Batman Forever Doubles As A Quintessential 90’s Time Capsule & An Unintentional Halloween Classic

Every year around this time, I  rewatch Batman Forever because it is a quintessential 90’s time capsule that happens to be an unintentional Halloween classic. Now before you start a racket on with me about how bad the late 90’s “Bat” films are, compared to Nolan’s Dark Night Trilogy; stop. Batman Forever's Batman (Val Kilmer) has some sick fighting moves as evidenced in the film’s opening action sequence. He’s moving much more like an experienced tactician compared to Christian Bale’s wild punches and kicks. Kilmer’s Batman is also smart enough to use the annoying security guard’s hearing aid to crack open the acid-spewing safe Two-Faced locked them inside without Alfred’s help, or tech from Lucious Fox. Above all, Kilmer’s Batman shows that you can be a hardened crime-fighting vigilante who is experiencing PTSD and repressed trauma and still have your wits, like when he tells Alfred he’ll stop and get drive-thru on the way home from thwarting Two-Face. We all love that cheat meal after we cross that big thing off the to-do list. 

 Image borrowed from  Forbes .

Image borrowed from Forbes.

The opening sequence of Batman Forever just screams 90’s as it looks like it was transformed from a Saturday morning cartoon and presented in live action as we get our first glimpse of a pink tiger-print wearing Two-Face as he delivers his melodramatic monologue about duality. The set pieces are large, opulent and colorful with hints of neon throughout (if that Skull gang that is parading the streets and decides to stalk that poor unsuspecting denim-clad woman before Dick Grayson shows up in the coolest iteration of the Batmobile ever doesn’t look like an episode of Electric Circus gone evil, I don’t know what does). 

The cast of Batman Forever is made up of a literal 90’s It List including Val Kilmer, Chris O’ Donnell, Tommy Lee Jones and Drew Barrymore. Then there is Nicole Kidman as the sex-positive and very educated psychologist Dr. Chase Meridian, and Jim Carrey as The Riddler who has an entire apartment full of weird knick-knacks that look like they came from a MacDonald’s Happy Meal or one of those cereal box prizes that required you to send in several UPC codes.

 Image borrowed from  Pristine Auction .

Image borrowed from Pristine Auction.

Describing the mood on set, Val Kilmer said, “[I]t’s Halloween and we get to do whatever we want because it’s a magical world.” Halloween plays a major part in the film’s climax. Bruce Wayne invites Chase Meridian over to tell her that he is Batman (after having given up the mantle in an effort to protect Dick Grayson from suffering the same PTSD that he does). Trick or Treating also provides the perfect opportunity for The Riddler and Two-Face to get to Bruce and destroy the Batcave (Riddler having discovered Batman’s secret identity from the VR type entertainment device he created; keep this in mind when using social media and your personal devices kids; even Batman can get hacked) and they do it with tiny Halloween masks on! Two-Face’s goons attack like a mob of angry kids after you tell them they’re too old for trick or treating and there are many pumpkin causalities during the attack on Wayne Manor.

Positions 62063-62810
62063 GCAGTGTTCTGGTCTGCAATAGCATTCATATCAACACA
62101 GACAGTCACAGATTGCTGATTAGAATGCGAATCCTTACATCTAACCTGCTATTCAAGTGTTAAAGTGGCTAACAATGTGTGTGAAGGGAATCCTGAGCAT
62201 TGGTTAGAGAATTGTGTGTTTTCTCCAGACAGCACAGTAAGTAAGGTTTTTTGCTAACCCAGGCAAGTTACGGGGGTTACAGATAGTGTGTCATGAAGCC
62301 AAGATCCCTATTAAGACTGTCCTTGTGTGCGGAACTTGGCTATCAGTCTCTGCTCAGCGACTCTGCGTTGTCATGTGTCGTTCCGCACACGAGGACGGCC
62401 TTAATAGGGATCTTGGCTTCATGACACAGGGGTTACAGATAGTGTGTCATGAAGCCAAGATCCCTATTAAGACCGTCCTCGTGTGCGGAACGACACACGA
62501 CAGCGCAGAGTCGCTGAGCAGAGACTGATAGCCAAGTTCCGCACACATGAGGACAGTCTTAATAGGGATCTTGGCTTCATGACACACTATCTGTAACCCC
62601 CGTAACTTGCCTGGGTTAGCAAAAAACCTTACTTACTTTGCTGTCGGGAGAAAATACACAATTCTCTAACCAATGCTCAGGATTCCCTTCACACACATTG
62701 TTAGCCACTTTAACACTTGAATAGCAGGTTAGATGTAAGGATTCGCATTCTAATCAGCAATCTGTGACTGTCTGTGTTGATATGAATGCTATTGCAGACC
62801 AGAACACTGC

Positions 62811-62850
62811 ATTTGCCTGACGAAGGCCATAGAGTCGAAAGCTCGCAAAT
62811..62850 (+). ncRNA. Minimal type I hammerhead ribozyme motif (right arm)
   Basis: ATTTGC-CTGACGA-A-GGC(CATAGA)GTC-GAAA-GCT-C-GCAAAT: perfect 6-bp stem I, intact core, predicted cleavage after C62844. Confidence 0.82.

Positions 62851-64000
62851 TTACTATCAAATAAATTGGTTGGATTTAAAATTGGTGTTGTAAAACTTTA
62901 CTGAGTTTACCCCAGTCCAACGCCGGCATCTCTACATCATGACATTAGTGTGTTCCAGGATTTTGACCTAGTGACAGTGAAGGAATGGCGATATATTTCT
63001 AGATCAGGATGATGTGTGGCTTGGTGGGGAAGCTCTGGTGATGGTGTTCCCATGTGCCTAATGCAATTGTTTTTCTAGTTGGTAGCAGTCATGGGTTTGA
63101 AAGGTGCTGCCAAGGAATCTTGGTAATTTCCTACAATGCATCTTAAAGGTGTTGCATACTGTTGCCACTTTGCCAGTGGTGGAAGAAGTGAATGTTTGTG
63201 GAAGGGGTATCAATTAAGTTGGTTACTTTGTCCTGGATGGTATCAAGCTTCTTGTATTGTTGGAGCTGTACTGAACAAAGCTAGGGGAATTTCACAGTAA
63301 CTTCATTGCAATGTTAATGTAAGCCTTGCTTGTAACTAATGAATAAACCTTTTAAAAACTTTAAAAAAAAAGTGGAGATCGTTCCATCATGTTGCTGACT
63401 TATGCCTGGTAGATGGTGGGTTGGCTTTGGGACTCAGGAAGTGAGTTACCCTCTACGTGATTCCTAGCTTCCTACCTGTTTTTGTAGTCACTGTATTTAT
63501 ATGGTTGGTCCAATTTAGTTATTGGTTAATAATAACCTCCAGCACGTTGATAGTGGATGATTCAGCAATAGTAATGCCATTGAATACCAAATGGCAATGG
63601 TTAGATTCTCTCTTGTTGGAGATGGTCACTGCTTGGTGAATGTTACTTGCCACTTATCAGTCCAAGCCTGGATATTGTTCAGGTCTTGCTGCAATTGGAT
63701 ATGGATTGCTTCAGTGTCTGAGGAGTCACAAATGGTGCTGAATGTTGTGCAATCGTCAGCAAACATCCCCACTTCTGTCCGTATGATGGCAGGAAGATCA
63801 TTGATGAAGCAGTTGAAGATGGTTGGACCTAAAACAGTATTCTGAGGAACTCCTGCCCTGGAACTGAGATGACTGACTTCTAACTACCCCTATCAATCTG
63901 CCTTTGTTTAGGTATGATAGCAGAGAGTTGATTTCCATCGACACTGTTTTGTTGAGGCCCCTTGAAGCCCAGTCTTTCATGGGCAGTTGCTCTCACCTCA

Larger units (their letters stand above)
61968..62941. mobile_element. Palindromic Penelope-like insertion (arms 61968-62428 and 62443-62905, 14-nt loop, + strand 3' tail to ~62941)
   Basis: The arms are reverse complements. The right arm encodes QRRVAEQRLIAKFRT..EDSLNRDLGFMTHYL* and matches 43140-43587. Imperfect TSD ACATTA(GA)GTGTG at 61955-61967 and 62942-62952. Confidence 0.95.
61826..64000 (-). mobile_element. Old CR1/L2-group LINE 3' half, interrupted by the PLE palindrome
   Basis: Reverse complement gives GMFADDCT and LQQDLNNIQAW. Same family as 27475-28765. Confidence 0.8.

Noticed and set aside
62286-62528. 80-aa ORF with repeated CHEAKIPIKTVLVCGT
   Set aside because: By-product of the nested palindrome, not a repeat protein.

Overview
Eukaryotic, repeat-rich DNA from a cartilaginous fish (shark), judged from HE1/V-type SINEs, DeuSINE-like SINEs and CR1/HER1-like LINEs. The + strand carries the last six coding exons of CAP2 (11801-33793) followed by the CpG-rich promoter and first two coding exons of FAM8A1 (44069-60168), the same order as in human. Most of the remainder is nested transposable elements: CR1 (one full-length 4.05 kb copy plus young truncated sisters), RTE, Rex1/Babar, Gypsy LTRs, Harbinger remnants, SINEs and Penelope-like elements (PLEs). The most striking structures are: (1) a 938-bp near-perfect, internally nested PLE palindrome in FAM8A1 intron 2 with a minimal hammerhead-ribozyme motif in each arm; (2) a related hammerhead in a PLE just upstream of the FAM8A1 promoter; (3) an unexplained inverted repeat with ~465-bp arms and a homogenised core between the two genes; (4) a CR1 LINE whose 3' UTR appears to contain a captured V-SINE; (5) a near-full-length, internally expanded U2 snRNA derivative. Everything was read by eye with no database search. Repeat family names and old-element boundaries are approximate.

Batman Forever is also pretty true to its comic book origins. Executive Producer Michael E. Uslan felt the movie captured the feel of the writer Bill Finger’s Batman comics of the 40’s and 50’s in which we saw the first appearances of characters like Robin, and The Riddler set amongst over the top set pieces like giant pencil sharpeners. The circus scene with the Flying Graysons is also very true to the comics (though it was a mob boss who was responsible for the death of Robin’s family, not Two-Face who is actually involved in the third Robin, Tim Drake’s origin) and the scene of Harvey Dent being attacked with the acid that would transform him into Two-Face is translated to film almost directly from source material.

When the movie was released to theatres in 1995, Batman Forever broke the record for the biggest opening weekend of all time. No doubt this was helped by the fact that superhero movies were relatively uncommon, the cast was very popular and the movie had a soundtrack that boasted some the era’s biggest artists including Seal’s “Kiss From A Rose” and U2’s “Hold Me, Thrill Me, Kiss Me, Kill Me” as well as contributions from Brandy, Method Man, PJ Harvey and The Offspring. There were countless promotional tie-ins that summer with numerous brands including McDonald’s and Corn Pops cereal and the movie was released on home video in time for Halloween in order to provide numerous ideas for costumes.

Batman Forever will likely be remembered more for its camp, than for its look at PTSD, repressed trauma, dual-personalities, nervous breakdowns and ahead of its time warning about our addiction to personal devices and hacking of personal information. It will also forever have an asterisk next to it as the slippery slope that lead to the complete over the top Batman and Robin which should serve as an example of the 90’s obsession with consumerism and pop culture taken too far. This, of course, is a shame, because, at its core, Batman Forever was a quintessential 90’s time capsule and an unintentional Halloween classic.